Recommendations from Saadia
In Episode 7, Saadia Faruqi shares some of her favorite picture books featuring refugees and immigrants. Here are some of the titles she features:
A Conversation with Library Director Laura Arnhold
Next, Ann shares her conversation with Library Director Laura Arnhold. As part of their conversation, Laura included some great book recommendations, including:
This is Ann again for our final segment “Moving Beyond.” I want to tell you about a project that was originally piloted in the state of Maine and is now available nation-wide that’s actively using picture books to build bridges.
The Welcoming Library is a pop-up community conversation about immigration. That conversation is driven by a collection of acclaimed immigration-themed picture books and their embedded discussion questions.
Here’s some examples of the discussion questions affixed to the books’ endpapers:
From the First Generation Vietnamese American Picture Book A DIFFERENT POND: The kids at school say that the father’s English sounds like a “thick, dirty river.” The boy thinks his father’s English sounds like “gentle rain.” Why do the boy and his fellow students see the father differently?
FROM TIA ISA WANTS A CAR: The girl says, “soon is when our family will join us, so I know soon is a very long time.” What do you think she means? Have you wanted something to happen “soon,” but it felt like a long time?
From MY TWO BLANKETS: The first time the girl in the park smiles and waves at Cartwheel [Cartwheel is a “new arrival” Somali girl], Cartwheel does not smile or wave back. Imagine that you waved at someone new and they didn’t wave back. What are some reasons they might not wave back? Would you try again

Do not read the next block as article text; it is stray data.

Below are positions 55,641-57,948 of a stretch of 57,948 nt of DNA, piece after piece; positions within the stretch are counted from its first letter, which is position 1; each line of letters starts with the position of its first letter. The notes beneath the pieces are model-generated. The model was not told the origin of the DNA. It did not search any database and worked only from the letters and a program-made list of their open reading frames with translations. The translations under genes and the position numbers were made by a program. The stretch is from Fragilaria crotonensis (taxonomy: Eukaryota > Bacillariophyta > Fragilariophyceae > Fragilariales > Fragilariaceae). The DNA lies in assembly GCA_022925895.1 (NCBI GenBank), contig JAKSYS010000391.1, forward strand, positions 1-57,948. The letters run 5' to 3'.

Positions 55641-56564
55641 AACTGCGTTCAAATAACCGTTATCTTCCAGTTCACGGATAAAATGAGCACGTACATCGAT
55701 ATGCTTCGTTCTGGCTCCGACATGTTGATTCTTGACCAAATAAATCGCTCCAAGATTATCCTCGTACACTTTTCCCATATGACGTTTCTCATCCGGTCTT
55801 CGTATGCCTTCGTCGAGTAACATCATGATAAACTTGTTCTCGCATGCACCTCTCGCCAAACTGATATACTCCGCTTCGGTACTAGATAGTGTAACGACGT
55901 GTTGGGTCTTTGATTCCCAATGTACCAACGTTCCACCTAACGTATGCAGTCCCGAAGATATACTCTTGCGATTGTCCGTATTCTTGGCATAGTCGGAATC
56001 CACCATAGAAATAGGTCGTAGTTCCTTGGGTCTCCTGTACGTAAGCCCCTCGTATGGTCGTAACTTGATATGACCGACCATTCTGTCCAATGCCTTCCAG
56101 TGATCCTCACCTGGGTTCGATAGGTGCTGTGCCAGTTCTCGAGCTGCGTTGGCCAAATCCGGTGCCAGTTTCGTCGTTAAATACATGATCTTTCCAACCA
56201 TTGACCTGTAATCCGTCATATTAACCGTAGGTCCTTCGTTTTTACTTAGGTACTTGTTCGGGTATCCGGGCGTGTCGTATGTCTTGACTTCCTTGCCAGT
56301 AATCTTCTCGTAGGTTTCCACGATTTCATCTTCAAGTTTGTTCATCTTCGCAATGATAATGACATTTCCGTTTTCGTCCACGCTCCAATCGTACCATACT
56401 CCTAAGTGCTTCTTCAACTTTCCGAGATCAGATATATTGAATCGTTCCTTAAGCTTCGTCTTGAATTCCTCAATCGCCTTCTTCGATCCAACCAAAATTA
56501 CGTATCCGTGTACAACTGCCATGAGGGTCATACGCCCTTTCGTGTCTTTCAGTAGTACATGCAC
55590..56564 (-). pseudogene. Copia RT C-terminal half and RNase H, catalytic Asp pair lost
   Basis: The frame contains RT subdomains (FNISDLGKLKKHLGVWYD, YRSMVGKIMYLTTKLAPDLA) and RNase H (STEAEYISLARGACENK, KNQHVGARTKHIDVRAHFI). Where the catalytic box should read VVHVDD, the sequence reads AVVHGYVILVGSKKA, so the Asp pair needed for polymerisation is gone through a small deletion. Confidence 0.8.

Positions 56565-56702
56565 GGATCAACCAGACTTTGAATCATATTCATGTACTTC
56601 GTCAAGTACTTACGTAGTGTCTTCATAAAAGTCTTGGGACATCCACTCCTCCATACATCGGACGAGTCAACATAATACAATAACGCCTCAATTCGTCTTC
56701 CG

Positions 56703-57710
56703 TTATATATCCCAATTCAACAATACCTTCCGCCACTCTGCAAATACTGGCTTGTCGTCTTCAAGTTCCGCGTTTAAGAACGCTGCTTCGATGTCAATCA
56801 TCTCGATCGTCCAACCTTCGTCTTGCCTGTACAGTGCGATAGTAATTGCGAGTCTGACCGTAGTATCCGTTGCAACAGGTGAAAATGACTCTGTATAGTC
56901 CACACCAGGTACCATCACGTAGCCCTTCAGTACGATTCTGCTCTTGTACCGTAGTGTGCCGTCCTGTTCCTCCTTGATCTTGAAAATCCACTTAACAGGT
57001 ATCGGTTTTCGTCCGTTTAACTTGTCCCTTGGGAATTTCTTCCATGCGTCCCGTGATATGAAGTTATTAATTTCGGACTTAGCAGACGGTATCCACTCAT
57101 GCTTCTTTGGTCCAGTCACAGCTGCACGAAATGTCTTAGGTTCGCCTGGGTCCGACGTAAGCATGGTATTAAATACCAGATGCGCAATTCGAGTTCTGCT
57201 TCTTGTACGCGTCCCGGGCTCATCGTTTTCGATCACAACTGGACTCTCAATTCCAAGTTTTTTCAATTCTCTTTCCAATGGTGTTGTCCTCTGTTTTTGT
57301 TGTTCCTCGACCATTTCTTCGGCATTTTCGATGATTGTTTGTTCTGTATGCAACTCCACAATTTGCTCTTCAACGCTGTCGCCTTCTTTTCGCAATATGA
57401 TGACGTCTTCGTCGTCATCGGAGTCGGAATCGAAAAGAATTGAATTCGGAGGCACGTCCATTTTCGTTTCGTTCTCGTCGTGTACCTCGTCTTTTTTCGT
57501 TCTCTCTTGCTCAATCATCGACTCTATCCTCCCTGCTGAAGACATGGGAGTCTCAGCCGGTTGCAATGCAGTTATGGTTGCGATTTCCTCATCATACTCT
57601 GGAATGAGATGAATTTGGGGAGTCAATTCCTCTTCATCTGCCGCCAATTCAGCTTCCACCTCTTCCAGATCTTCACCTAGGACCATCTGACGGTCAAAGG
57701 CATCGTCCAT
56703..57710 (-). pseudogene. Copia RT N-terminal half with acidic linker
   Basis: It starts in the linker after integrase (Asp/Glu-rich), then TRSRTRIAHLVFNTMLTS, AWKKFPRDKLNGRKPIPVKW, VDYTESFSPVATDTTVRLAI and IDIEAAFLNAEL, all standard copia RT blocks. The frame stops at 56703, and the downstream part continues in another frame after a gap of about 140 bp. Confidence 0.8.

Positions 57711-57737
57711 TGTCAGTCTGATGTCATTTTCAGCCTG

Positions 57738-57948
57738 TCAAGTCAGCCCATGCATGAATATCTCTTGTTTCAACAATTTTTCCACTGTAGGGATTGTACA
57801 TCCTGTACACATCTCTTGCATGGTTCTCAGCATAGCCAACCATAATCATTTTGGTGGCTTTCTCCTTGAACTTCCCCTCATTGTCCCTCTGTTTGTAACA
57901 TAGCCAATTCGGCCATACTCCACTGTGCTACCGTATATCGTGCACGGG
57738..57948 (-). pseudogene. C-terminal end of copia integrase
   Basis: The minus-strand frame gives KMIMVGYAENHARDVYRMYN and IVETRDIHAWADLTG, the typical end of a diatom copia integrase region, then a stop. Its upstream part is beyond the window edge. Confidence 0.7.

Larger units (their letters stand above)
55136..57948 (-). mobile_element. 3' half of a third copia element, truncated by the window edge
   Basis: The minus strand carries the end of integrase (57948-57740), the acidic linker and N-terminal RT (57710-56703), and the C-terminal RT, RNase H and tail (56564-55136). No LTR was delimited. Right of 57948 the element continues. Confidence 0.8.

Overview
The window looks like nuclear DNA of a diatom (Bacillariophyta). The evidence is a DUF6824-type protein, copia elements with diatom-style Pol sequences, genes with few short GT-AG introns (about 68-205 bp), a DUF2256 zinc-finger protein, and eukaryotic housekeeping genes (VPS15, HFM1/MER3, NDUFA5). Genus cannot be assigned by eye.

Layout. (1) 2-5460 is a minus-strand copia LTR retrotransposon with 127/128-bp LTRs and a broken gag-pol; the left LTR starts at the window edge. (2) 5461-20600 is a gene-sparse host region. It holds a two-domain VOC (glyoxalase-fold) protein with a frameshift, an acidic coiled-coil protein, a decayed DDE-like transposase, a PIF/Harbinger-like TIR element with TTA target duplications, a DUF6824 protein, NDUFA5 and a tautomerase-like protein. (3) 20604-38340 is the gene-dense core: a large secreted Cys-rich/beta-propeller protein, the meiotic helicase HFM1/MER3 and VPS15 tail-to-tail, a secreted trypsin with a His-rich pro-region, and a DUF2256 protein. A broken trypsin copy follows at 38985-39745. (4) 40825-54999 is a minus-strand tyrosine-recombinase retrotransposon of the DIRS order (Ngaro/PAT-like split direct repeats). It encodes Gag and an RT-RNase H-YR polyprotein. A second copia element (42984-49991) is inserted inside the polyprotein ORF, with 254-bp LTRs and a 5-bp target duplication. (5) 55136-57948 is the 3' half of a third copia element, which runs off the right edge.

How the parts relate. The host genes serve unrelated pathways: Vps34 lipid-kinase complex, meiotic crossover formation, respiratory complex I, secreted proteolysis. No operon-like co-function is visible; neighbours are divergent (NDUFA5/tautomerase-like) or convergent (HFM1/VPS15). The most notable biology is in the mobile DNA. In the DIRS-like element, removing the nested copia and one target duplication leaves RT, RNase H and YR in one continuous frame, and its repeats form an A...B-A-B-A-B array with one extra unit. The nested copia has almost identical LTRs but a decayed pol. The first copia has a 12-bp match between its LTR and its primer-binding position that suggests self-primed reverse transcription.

The picture book collection, its pop-up display unit (with celebratory flags and banners), along with programming and educational tools, packed into a crate and travels between schools, libraries, and community centers in a given region.
The Welcoming Library invites readers of all ages to explore literature as a means to celebrate our commonalities and differences and to create an environment of welcoming. Is it working? Here are the reader survey results so far:
67% inspired by the book or project to be actively welcoming in their communities.
100% saw similarities between the book’s family and their own.
100% learned something new about a featured culture or community.
100% want to read more books like these.
You can find more information at ImYourNeighborBooks.org/WL
The Welcoming Library is a offshoot on a website founded in 2012 by Kirsten Cappy of Curious City and kidlit authors Anne Sibley O’Brien and Terry Farish. ImYourNeighborBooks.org lists immigration and first-third generation children’s literature and allows users to browse books by community represented – something not available elsewhere. Need a list of children’s books representing Somali Americans? Children’s book set in Afghanistan? I’m Your Neighbor Books categorizes and features them.
You will find this quote from poet Amit Majmudar, several places on their website:
“The true meeting takes place when the book opens, and a stranger reads about — and comprehends — a stranger.”
THAT is a Lifeline.